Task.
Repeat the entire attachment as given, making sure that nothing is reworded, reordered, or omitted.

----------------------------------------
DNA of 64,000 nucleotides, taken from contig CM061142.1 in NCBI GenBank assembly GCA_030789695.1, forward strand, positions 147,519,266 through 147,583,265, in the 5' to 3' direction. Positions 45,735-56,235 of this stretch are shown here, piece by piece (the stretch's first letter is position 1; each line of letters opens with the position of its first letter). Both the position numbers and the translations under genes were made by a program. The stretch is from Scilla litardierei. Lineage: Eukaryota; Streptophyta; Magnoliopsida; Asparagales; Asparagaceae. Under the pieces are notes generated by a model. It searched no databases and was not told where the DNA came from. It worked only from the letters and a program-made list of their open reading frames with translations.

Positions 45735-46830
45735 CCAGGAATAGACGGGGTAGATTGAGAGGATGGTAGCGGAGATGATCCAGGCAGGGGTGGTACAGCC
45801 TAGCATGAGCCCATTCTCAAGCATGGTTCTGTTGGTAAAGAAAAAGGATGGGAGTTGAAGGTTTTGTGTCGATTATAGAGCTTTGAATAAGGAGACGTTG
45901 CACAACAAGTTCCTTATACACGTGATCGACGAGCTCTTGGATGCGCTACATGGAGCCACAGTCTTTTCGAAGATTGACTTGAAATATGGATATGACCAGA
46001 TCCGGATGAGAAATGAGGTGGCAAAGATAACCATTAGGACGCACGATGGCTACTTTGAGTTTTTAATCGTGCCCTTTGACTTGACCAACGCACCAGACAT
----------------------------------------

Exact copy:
DNA of 64,000 nucleotides, taken from contig CM061142.1 in NCBI GenBank assembly GCA_030789695.1, forward strand, positions 147,519,266 through 147,583,265, in the 5' to 3' direction. Positions 45,735-56,235 of this stretch are shown here, piece by piece (the stretch's first letter is position 1; each line of letters opens with the position of its first letter). Both the position numbers and the translations under genes were made by a program. The stretch is from Scilla litardierei. Lineage: Eukaryota; Streptophyta; Magnoliopsida; Asparagales; Asparagaceae. Under the pieces are notes generated by a model. It searched no databases and was not told where the DNA came from. It worked only from the letters and a program-made list of their open reading frames with translations.

Positions 45735-46830
45735 CCAGGAATAGACGGGGTAGATTGAGAGGATGGTAGCGGAGATGATCCAGGCAGGGGTGGTACAGCC
45801 TAGCATGAGCCCATTCTCAAGCATGGTTCTGTTGGTAAAGAAAAAGGATGGGAGTTGAAGGTTTTGTGTCGATTATAGAGCTTTGAATAAGGAGACGTTG
45901 CACAACAAGTTCCTTATACACGTGATCGACGAGCTCTTGGATGCGCTACATGGAGCCACAGTCTTTTCGAAGATTGACTTGAAATATGGATATGACCAGA
46001 TCCGGATGAGAAATGAGGTGGCAAAGATAACCATTAGGACGCACGATGGCTACTTTGAGTTTTTAATCGTGCCCTTTGACTTGACCAACGCACCAGACAT